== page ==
After what felt like an eternity, but was only some months, I woke up and, while still filled with questions, I consciously knew that I wanted my life back. Not the life I was living in order to please others, not the life I thought I should be living, but the life that is organically true to who I am, what I want, and how I want to live. There was a moment of rejoicing as I finally felt that the healing was in process. Over time I was able to step back and see a pattern of escalating behavior in each love relationship I experienced that culminated in my crash-and-burn, “wake-up” scenario.
I’ve come a million miles from where I was: boundaries have been set, negative and counter-productive behaviors overcome, and many lessons learned and are still being learned. As I greet each day with my morning sadhana I laugh at the irony—that which helped cure me is truly the only thing I can’t live without. I tune-in, bowing my head in gratitude for all that’s been and all that is.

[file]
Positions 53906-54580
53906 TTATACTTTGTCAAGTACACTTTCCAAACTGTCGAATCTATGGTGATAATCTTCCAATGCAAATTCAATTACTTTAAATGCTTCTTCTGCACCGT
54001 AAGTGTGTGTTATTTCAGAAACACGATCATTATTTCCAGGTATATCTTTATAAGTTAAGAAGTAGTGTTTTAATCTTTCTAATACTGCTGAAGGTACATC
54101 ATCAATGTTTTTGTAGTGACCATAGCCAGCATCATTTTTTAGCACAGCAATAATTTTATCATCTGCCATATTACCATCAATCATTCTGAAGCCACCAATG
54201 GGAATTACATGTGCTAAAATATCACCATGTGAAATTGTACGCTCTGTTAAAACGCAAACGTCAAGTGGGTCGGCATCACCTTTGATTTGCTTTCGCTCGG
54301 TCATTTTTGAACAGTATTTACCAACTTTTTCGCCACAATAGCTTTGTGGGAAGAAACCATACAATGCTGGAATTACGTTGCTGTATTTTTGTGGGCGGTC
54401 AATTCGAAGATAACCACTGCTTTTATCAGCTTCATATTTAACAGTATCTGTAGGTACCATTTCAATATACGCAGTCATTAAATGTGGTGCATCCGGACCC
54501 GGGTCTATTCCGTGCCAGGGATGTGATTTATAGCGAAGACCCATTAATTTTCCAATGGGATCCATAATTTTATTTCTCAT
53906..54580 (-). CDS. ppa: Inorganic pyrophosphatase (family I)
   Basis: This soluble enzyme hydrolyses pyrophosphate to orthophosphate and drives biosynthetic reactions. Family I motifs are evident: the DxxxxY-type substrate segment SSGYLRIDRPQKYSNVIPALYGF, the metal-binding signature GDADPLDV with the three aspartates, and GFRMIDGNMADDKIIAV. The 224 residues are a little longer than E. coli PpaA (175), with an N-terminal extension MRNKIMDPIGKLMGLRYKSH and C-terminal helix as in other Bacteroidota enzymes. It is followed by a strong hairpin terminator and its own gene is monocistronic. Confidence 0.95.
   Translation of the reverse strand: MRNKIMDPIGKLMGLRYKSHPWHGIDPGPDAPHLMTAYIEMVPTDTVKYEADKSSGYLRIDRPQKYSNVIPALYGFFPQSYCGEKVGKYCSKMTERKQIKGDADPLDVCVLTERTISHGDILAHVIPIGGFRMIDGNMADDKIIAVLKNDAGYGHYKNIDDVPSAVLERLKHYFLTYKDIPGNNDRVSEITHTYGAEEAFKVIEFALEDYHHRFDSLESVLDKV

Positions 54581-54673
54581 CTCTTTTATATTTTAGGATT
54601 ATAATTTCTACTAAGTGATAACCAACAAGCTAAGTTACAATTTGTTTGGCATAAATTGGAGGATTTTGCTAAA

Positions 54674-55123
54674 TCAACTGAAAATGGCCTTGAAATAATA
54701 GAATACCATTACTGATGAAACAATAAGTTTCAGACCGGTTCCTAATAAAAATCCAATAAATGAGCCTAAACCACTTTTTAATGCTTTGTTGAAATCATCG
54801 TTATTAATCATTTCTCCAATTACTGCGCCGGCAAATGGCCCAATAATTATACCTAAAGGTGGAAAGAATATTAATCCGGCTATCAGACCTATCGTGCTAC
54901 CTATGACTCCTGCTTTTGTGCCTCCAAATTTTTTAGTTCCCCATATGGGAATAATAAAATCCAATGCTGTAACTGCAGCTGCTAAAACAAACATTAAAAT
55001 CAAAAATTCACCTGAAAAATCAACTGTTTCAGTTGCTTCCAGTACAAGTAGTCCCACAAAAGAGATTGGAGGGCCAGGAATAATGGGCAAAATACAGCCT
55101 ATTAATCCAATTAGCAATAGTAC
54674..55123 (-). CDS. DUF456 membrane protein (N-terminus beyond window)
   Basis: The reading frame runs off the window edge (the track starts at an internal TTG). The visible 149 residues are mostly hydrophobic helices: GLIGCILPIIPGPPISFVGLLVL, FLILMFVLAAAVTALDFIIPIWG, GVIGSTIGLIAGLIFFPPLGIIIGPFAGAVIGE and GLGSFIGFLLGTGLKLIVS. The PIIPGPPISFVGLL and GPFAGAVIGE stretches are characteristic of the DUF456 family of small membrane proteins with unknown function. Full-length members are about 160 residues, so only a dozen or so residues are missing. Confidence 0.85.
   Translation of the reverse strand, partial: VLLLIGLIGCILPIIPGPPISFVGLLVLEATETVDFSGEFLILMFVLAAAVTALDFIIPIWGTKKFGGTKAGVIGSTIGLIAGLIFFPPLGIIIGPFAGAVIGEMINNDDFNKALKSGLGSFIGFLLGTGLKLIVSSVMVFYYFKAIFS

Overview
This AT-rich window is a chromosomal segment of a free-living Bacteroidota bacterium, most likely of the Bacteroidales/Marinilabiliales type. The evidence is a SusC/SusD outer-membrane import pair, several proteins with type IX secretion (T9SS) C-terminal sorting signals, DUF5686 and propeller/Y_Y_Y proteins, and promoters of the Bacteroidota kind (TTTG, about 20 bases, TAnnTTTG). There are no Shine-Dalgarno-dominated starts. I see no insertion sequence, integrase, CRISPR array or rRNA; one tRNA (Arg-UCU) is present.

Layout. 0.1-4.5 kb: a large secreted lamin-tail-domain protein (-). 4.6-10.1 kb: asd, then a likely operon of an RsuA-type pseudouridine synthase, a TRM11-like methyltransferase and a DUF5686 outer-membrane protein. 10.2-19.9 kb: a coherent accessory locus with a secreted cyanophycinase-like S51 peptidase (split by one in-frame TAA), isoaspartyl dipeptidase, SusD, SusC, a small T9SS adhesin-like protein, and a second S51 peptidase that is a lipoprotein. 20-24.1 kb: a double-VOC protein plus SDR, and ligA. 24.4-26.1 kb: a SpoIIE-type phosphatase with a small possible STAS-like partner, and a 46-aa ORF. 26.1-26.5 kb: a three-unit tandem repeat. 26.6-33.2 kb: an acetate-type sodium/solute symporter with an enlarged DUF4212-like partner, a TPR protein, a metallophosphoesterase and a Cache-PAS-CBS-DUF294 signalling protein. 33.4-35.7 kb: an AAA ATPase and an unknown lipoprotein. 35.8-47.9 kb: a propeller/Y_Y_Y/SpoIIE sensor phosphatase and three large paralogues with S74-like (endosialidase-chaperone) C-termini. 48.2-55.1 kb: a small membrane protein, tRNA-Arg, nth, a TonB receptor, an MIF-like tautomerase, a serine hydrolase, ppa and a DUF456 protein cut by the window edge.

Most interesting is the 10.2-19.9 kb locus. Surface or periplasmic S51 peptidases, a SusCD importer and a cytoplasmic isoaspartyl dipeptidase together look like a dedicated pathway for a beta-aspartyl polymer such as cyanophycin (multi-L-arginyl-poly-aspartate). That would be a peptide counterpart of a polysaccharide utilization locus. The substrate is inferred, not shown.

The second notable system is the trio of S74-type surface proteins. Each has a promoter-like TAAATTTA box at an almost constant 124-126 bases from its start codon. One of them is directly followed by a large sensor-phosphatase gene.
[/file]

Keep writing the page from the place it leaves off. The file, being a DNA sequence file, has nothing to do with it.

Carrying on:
Giving voice to things that matter is the heart and soul of who Susan Jacobs is and what she does. Susan is a writer, storyteller, strategist, and world traveler. With more than 25 years of marketing, branding, communications, and business experience, she works helps clients stand out in the marketplace. Susan is a published author and contributed to the book "Pain, Purpose, Passion: That Was Then, This is Now" and the upcoming, “Step Forward and Shine.” She has a book publishing deal with The Round House Press and is working on her first memoir. She is a contributing blogger for Huffington Post, Yogic Living, Thrive Global, and Identity Magazine, and her writing has appeared in FourTwoNine Magazine, Extreme Sailing Series Official 2018 Guide Magazine, Aquarian Times, Spirituality & Health, PR Week, and IndieWire. She has traveled extensively and prefers off-the-beaten-path places that require a passport. Find Susan at www.bluezanconsulting.com